Tuesday, January 16, 2018

Ryan in the dark on ‘crime report’

Govt yet to act on recommendations after ten months...

Almost ten months after hand­ing over the controversial “crime report” to Prime Minister Kamla Persad-Bissessar, political scientist Dr Selwyn Ryan has said he is in the dark as to whether the recom­mendations of the reports are being implemented. 

The 436-page report, titled “No Time to Quit: Engaging Youth At Risk”, was laid in the House of Rep­re­senta­tives by the Prime Minister on March 22, 2013.

And while there has been no public pronouncement from the Government on the status of the report, even as the crime rate escalates daily—with 32 murders so far for the year—Ryan said nobody from the Government has spoken with him or his team who authored the report. 

“I have had no communication what­soever from anyone in an official position on this matter since we sub­mitted. So like you, I don’t know what has happened since,” Ryan told the Sunday Express last week. 

Earlier this month, interim leader of the Independent Liberal Party (ILP)

Jack Warner placed a question on the

Order Paper to Persad-Bissessar, ask­ing her to indicate the quantity of

money paid by the State to each mem­­-

ber of the Ryan Committee and to also

indicate which of the recom­menda­tions have been implemented, and which have not.

The detailed report was laid in Par­liament while Warner was still national security minister. Warner resigned from the Cabinet on April 20 last year. 

The question was due to be an­swered last Friday but because of insuf­-

ficient time, it was not, the Sunday Express learned.

The Sunday Express was informed, however, the Government has been quiet­ly implementing some of the mea­sures. 

A well-placed source said: “The report has been digested and pieced out to the various ministries to look at the recommendations and to imple­ment them in their own areas, as well as to intensify our work in areas that we already started.”

The Sunday Express also learned ex-Caroni Ltd workers, who were vic­tims of joblessness and economic depression following the closure of

the sugar factory, are receiving some

attention, consistent with the recom­mendations of the report. 

In its executive summary, the Ryan Committee noted, “The propensity to crime resulted from certain conditions including broken and dysfunctional families, juvenile delinquency, peer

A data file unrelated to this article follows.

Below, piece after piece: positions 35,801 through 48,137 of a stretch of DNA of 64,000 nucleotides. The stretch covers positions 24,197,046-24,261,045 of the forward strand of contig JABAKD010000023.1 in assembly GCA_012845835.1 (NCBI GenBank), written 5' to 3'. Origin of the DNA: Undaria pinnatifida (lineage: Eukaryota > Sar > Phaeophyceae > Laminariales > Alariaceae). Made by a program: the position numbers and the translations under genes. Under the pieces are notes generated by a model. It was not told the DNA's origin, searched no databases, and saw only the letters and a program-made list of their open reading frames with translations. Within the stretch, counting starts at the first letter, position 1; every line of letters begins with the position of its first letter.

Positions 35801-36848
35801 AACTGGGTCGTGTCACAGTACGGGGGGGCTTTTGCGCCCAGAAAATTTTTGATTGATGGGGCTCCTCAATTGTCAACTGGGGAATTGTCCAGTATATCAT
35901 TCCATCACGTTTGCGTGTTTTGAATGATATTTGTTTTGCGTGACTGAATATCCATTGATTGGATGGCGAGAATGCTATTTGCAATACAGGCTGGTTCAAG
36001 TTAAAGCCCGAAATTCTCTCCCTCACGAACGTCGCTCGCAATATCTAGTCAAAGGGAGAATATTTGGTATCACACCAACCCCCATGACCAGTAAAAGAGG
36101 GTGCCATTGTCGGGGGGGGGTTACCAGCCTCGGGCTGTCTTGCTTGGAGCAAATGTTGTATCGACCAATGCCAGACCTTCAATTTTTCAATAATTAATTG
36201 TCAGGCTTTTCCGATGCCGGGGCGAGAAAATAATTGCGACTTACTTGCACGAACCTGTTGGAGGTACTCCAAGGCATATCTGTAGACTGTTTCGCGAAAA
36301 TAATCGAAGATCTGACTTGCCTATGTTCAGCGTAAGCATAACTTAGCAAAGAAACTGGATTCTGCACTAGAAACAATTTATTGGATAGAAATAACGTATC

rejection, failure or disruptive behavi­our at school, gang membership and incarceration.

This is matched by the availability of drugs, numerous opportunities for young men to gravitate to crime as an easy but dangerous way to earn a living, and a marked change in societal values over the last six decades since the promise of independence.”

It suggested the solutions require a commitment to short-term actions, coupled with sustained, long-term pro­grammes. 

“They (the solutions) speak to the

need for integrated governance, com­munity empowerment, a compre­hen­sive youth-development policy and a social contract that espouses poverty eradication, adequate housing, an improved education system, fami­ly support, health and wellness, and en­-

riching leisure and creative activities.”

The report found young Afro-Trini­dadian men in hotspot communities were more predisposed to being caught in the criminal world of illegal drugs, guns and violent crime if some­thing were not done to curb the problem.

As well, it spoke of the need for

reform of the police and prison sys­tems

and the establishment of a Nation­al Service Scheme.

As it relates to the drug crisis and crime, the committee recommended the Ministry of National Security should diligently pursue white-collar criminals from all sectors of the socie­ty, including law enforcement officials.

It also recommended: “Laws should

be instituted to deal with cam­paign financing—and more resources be deployed for fighting corruption, mon­-

ey laundering and embezzlement, and

checks and balances instituted to keep

high-ranking officials, including politi­cians, in line.” 

National Security Minister Gary Grif­fith would not comment on what

recommendations have been imple­men­ted under his ministry, saying he would “prefer if the Prime Minister re­sponded to any questions about that”.